Upgrade Advice Mac Pro Early 2008

Discussion in 'Buying Tips and Advice' started by tobiasenstrom, Mar 30, 2018.

  1. tobiasenstrom macrumors newbie

    Mar 30, 2018
    Hello everyone,

    I use my Mac desktop for music production (hobby). I'm looking to get some plugins that will unfortunately tax my cpu, the first time in 10 years!!!

    My current specs are:
    2x3Ghz Quard core Intel Xeon
    12gb 800Mhz DDR2 FBDIMM
    ATI Radeon HD2600 XT 256mb
    OSX 10.11.6 (cant upgrade any higher)
    Model Identifier: MacPro3,1
    Processor Name: Quad-Core Intel Xeon
    Processor Speed: 3 GHz
    Number of Processors: 2
    Total Number of Cores: 8
    L2 Cache (per Processor): 12 MB
    Memory: 12 GB
    Bus Speed: 1.6 GHz

    Can I still buy the parts to upgrade the CPU?
    Is it worth doing, as the comp is now 10 years old?
    How much is it likely to cost (uk)?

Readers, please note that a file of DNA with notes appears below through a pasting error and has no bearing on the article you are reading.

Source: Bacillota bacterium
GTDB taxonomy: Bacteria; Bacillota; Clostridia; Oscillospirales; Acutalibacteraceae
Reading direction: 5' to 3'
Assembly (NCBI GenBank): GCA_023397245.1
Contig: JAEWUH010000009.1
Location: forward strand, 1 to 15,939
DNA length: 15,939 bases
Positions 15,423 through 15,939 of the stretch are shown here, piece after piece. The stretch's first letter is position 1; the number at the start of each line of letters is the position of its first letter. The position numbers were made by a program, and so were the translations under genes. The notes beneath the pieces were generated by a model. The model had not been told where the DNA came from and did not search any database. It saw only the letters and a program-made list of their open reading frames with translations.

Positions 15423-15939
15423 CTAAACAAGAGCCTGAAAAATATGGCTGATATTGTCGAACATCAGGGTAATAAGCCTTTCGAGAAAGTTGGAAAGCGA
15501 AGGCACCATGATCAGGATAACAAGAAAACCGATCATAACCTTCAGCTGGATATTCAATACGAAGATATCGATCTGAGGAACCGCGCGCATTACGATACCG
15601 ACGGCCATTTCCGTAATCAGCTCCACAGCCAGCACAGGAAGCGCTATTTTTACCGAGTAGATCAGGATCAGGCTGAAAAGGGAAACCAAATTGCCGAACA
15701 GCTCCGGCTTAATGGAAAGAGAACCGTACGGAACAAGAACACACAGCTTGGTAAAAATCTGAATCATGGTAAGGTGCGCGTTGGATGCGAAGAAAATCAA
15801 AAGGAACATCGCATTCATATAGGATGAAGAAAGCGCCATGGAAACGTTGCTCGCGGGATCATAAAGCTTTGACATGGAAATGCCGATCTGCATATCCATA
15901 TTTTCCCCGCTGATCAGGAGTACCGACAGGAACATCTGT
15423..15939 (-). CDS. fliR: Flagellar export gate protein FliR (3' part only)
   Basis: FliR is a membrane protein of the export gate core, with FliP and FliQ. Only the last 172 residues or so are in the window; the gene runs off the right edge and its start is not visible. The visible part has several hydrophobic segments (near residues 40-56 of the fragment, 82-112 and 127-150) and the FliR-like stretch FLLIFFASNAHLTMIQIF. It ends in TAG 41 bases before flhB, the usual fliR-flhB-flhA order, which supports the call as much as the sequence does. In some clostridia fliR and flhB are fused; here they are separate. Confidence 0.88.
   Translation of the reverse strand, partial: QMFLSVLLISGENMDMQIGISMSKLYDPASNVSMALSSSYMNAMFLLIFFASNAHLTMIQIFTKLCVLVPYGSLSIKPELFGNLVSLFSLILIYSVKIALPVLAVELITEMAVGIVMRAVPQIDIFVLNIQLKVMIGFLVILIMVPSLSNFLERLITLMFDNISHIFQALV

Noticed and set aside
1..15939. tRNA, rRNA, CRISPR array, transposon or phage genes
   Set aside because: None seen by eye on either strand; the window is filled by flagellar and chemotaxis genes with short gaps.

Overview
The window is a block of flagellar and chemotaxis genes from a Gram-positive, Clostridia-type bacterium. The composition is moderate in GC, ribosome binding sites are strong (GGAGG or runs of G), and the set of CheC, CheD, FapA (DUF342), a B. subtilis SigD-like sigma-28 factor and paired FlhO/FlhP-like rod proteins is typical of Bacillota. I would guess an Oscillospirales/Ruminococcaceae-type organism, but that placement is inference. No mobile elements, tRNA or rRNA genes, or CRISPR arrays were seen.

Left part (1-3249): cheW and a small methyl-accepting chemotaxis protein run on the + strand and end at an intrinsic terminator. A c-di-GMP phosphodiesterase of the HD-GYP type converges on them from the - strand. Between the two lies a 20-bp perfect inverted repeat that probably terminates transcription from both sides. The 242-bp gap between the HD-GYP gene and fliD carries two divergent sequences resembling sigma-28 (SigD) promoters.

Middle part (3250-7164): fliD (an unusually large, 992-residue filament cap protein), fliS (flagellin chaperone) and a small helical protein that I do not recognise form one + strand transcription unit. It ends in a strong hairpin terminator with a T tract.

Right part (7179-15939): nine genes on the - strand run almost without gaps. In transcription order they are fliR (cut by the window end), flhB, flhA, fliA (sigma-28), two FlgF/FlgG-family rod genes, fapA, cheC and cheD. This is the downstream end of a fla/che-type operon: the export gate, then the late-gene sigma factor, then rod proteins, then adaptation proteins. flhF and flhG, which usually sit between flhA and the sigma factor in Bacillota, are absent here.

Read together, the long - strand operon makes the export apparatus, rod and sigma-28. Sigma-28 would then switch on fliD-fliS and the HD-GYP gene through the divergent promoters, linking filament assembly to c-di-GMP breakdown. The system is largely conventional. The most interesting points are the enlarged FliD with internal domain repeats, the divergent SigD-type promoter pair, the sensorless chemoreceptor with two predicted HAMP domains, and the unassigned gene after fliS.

What other things do I need to think about before upgrading?

    I am not a technical person with computers so laymen terms only please :)

    Thanks for your help/advice.

  2. Naimfan Suspended


    Jan 15, 2003
    I think you can update the CPU to a 3.2 GHz version, but you're frankly better off getting a 4,1 or 5,1 Mac Pro.

    The 3,1 is something of a dead end as far as upgrading goes.
  3. MacGuyMI macrumors newbie

    Aug 15, 2017
    I have this setup and upgrading the CPU is a waste of money for the small amount of performance increase.
    Mine is used a media storage box for the most part. Rip CDs and DVDs and download content mostly.

    16gb of RAM (all matching works best)
    16tb of HD - 4/4tb drives
    2nd Superdrive added
    Radeon 5770 card did improve video image greatly

    Hope this helps!

  4. Plutonius macrumors 604


    Feb 22, 2003
    New Hampshire, USA
    I would have to agree.

    I myself wouldn't spend the money upgrading the 3,1 .
  5. tobiasenstrom thread starter macrumors newbie

    Mar 30, 2018
    Thanks guys.

    Is the 5.1 2012 as reliable as my 3.1 2008?

    MacGuyMI, how many outputs does the Radeon 5770 have?
  6. kohlson, Apr 1, 2018
    Last edited: Apr 12, 2018

    kohlson macrumors 68000

    Apr 23, 2010
    I recommend looking at the Mac Pro Forum, where there is a lively discussion of cMPs, as well as other models. Many of us have modified our Mac Pros to keep up with more recent computing requirements.